Aleocharine Rove Beetles of Eastern Canada (Coleoptera, Staphylinidae, Aleocharinae): A Glimpse of Megadiversity


Klimaszewski J, Webster R, Langor D, Brunke AJ, Davies A, Bourdon C, Labrecque M, Newton AF, Dorval J-A, Frank JH. 2018. Aleocharine rove beetles of Eastern Canada (Coleoptera, Staphylinidae, Aleocharinae): a glimpse of megadiversity. Springer Nature: Cham, Switzerland. 902 pp.

Plain language summary

This book presents all the species of coleoptera and staphylinids of eastern Canada (from Ontario to the Maritimes) for the first time. For each of the 408 species, the authors present identifying photos as well as information about their ecology, the damage they cause, and their distribution range (both in Canada and the United States).

Taxonomy is a science that classifies living organisms. Insects are grouped into different orders, which are then subdivided into families, genera and species. It is mainly used in biodiversity studies or in assessments of the impact of human activity on forest ecosystems.
[PLS from NRC entry made by lead author]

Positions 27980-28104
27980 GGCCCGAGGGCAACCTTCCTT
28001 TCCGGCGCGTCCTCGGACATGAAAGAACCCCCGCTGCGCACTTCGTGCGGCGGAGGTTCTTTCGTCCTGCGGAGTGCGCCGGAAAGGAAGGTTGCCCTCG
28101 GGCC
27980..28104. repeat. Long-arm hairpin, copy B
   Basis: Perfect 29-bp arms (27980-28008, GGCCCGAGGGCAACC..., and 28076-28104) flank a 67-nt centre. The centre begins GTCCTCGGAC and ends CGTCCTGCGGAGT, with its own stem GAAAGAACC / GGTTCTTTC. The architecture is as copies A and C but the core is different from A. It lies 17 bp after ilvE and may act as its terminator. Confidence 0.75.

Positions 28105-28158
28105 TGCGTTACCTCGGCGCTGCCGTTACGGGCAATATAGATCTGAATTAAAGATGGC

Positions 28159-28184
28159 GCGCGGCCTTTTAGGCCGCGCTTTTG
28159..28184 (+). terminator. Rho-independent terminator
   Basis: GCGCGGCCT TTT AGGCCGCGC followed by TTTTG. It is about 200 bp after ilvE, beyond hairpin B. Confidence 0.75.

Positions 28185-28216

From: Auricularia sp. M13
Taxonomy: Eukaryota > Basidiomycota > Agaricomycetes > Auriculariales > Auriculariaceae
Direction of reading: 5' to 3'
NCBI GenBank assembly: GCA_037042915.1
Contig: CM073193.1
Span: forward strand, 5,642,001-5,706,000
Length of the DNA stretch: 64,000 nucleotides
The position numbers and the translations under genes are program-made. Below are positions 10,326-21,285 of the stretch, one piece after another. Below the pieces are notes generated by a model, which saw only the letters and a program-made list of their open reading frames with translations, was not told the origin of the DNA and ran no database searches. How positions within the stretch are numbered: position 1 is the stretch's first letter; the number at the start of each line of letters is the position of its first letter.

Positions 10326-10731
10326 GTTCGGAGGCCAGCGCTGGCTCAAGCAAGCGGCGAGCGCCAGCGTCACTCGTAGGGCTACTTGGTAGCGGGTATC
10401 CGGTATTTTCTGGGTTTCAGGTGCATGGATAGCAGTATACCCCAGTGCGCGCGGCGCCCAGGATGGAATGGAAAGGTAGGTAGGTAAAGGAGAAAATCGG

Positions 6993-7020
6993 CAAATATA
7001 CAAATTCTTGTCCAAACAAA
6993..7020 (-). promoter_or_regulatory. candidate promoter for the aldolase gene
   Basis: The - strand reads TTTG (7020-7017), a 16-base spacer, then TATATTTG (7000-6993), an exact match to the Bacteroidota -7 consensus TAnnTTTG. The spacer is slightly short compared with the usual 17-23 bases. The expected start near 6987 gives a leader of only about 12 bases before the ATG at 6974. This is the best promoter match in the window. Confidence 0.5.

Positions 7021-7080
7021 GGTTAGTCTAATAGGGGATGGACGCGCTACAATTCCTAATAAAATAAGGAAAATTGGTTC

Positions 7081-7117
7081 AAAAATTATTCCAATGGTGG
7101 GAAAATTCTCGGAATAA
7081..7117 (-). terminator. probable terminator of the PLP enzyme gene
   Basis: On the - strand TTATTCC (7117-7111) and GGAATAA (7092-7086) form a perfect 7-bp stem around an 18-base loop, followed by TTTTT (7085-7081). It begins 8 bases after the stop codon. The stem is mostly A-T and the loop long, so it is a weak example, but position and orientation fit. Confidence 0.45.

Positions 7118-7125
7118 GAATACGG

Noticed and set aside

A first comprehensive synopsis of all aleocharine rove beetle species (Coleoptera, Staphylinidae) recorded from eastern Canada, from Ontario to the Maritime Provinces inclusively, is presented. Four hundred and five recorded species in 95 genera, 20 subtribes and 17 tribes are presented and discussed. Tribes and subtribes are arranged in presumably phylogenetic order as it is currently recognized. Genera and subgenera are listed alphabetically. Species are listed alphabetically or in species groups to better reflect their relationships. Species distribution is listed by abbreviated provinces and territories in Canada and abbreviated states in the United States. Geographic status is given to every species as Native, Holarctic or adventive with some species listed with undetermined status - adventive or Holarctic. Every treated species is presented with a diagnosis, including short description of body and description of the median lobe of aedeagus, spermatheca, and tergite and sternite VIII of both sexes. For each species a plate with colour habitus image and black and white images of genital structures is provided to aid with positive identification. Collection and habitat data (often new) are presented for each species, including data on macrohabitat, microhabitat, collecting period, and collecting methods.

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